By Kharisma McIlwaine
Producer/director/filmmaker Spike Lee has been a voice for the Black community since the beginning of his career. He has never shied away from using film as the medium to highlight all parts of the Black experience in America. A large part of that experience has been dealing with a structure and a system rooted in racism and White supremacy. Insert Spike Lee’s new film, “BlacKkKlansman”.
The period piece, set in the late 1970’s, is based on the true story of Ron Stallworth — an African-American detective who worked with a Jewish police officer to infiltrate their local KKK chapter. Stallworth — who became the first Black detective in the history of the Colorado Springs Police Department — became a card carrying member of the KKK. He did this by corresponding with the m via phone and by sending his colleague, a White narcotics detective, in his place for all face-to-face meetings. Stallworth was so convincing that he managed to get in good standing with David Duke, the former Grand Wizard of the KKK. The local chapter then voted for him to be their leader. The film, produced by Jordan Peele, stars John David Washington as Ron Stallworth, Adam Driver as Flip Zimmerman (the ‘White’ Ron Stallworth), Topher Grace as David Duke and Laura Harrier as Patrice. “BlacKkKlansman” takes the audience on a rollercoaster ride through the process of seeing the impossible take place.
The film begins with a presidential figure (Alec Baldwin) speaking on camera about the great way of life Americans once had. The Americans he was referring to were WASPs [White Anglo-Saxon Protestants] and their values. This great way of life excluded Black and Brown people — who Baldwin’s character referred to as rapists and murderers among other disparaging adjectives. In many ways, art imitates life in the “BlacKkKlansman”, with the dialogue in the film echoing the actual words and sentiments expressed by our current president, Donald Trump. There were also several tongue-in-cheek statements about how America would never elect a guy like David Duke, which was also a not so subtle reference to our current Commander-in-chief.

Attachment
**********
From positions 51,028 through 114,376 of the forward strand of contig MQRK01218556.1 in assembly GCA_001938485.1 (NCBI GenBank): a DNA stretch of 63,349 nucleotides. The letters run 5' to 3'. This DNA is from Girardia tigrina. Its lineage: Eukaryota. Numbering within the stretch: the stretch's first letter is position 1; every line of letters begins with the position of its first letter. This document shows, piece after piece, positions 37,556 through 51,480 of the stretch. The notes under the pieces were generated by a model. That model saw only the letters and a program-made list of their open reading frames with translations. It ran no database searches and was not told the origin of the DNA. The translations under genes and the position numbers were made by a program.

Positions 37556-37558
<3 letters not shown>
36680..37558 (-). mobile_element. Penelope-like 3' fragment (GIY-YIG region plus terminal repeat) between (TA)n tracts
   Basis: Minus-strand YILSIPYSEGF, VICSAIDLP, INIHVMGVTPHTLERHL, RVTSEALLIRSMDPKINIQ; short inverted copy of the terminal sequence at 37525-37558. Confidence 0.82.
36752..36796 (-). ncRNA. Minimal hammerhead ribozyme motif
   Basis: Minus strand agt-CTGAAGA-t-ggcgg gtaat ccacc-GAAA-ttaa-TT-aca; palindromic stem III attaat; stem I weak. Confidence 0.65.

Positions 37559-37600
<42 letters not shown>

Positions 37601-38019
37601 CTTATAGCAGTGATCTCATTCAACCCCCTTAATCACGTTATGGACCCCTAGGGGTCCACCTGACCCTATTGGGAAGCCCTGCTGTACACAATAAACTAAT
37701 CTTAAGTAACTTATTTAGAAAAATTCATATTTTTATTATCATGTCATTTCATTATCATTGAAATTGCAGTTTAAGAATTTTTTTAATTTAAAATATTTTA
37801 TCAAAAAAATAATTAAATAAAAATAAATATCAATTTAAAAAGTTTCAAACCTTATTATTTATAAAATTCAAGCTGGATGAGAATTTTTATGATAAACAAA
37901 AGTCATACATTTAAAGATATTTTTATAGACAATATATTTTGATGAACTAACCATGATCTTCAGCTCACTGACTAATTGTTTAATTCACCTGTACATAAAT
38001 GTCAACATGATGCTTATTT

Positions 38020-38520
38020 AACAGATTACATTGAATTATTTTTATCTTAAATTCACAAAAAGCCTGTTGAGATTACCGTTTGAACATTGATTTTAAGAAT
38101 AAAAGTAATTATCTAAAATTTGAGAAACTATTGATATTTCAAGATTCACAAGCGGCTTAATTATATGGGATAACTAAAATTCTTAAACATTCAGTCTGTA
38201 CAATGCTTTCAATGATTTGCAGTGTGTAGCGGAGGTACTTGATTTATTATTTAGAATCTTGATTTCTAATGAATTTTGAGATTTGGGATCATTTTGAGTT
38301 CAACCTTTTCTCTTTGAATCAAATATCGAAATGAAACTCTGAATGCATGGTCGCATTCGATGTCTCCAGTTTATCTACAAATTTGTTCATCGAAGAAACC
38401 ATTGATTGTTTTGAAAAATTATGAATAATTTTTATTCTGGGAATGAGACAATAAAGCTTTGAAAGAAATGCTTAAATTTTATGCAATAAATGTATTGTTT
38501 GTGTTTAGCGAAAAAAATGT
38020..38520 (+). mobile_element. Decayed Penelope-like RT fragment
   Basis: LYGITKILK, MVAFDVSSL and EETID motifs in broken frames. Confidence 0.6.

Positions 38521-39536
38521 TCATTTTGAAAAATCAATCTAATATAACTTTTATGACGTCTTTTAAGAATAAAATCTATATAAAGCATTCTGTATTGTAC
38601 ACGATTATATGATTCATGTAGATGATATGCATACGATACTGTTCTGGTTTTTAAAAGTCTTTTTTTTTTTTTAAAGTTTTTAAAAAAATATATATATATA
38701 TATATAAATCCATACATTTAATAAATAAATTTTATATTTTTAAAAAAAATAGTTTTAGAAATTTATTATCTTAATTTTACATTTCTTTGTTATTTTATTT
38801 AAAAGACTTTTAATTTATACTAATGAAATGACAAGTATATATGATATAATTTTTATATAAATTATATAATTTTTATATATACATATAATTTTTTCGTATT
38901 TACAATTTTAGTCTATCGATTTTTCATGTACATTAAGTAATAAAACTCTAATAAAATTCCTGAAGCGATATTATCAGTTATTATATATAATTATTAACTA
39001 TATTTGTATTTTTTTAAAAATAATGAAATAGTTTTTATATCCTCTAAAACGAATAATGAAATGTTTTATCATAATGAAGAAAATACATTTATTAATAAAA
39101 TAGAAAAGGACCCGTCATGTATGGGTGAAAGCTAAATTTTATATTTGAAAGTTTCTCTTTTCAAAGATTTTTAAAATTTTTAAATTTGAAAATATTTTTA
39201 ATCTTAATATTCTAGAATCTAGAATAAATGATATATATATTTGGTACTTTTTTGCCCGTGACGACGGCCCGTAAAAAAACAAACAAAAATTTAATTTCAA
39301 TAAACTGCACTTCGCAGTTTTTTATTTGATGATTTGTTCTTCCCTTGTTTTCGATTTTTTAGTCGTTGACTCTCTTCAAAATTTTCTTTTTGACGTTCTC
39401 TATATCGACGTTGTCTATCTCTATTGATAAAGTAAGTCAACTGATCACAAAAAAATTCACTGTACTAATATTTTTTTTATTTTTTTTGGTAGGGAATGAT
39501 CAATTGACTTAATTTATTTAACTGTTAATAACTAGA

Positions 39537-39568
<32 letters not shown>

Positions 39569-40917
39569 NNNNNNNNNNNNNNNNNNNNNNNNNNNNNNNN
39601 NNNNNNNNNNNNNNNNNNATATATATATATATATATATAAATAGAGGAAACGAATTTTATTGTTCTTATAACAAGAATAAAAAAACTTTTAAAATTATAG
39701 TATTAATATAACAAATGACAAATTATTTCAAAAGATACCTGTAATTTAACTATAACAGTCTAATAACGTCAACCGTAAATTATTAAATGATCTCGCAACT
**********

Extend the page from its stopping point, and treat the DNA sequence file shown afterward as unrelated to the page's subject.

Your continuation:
“BlacKkKlansman” displays a stark contrast between Black empowerment groups like the Black Student Union and racist groups like the KKK. The Black Student Union’s catchphrase “All power to all the people” vs. the KKK’s “God Bless White America” showed the difference in mindsets — the difference between true empowerment being inclusive vs. hatred being exclusive. The film also highlighted the fact that there should be some solidarity between Black and Jewish people in the battle against White supremacy. “BlacKkKlansman” also highlights the juxtaposition of White women to White male supremacist leaders and the use of White women as unwitting weapons.
As satire, “BlacKkKlansman” walks the line of blaxploitation with an ‘in-your-face’ slice of reality. At times, the pacing of the film is slow, particularly in the beginning as the story builds. There are moments that don’t necessarily move the story forward, but the characters are solid and their respective allegiances force you to choose a side. Spike Lee interjects actual footage of the violent, right wing Charlottesville protests, as well as Donald Trump excusing the inhumanity of it all. The parallels between the obstacles Black people faced in the 1970s and the visual reminders of present day Charlottesville almost acts as a time capsule, calling attention to the realization that we haven’t come as far as many may think. That realization will cause a visceral reaction for most.
One thing is clear; “BlacKkKlansman” will spark dialogue. This film is a very tangible reminder that environments and institutions of hate — when based on principles of White supremacy — were protected in the ‘70s and continue to be protected today in America. Ultimately, the story of Ron Stallworth deserves to be heard and “BlacKkKlansman” certainly gives his story wings. This film also serves as a much-needed opportunity for Americans to have a dialogue based on unfiltered truth. Candid conversations about the history of our country and how it operates currently, be it on the big screen or in a different forum, is the only hope we have for enacting change. “BlacKkKlansman” opens in theaters nationwide on August 10th. Check your local listing for show times.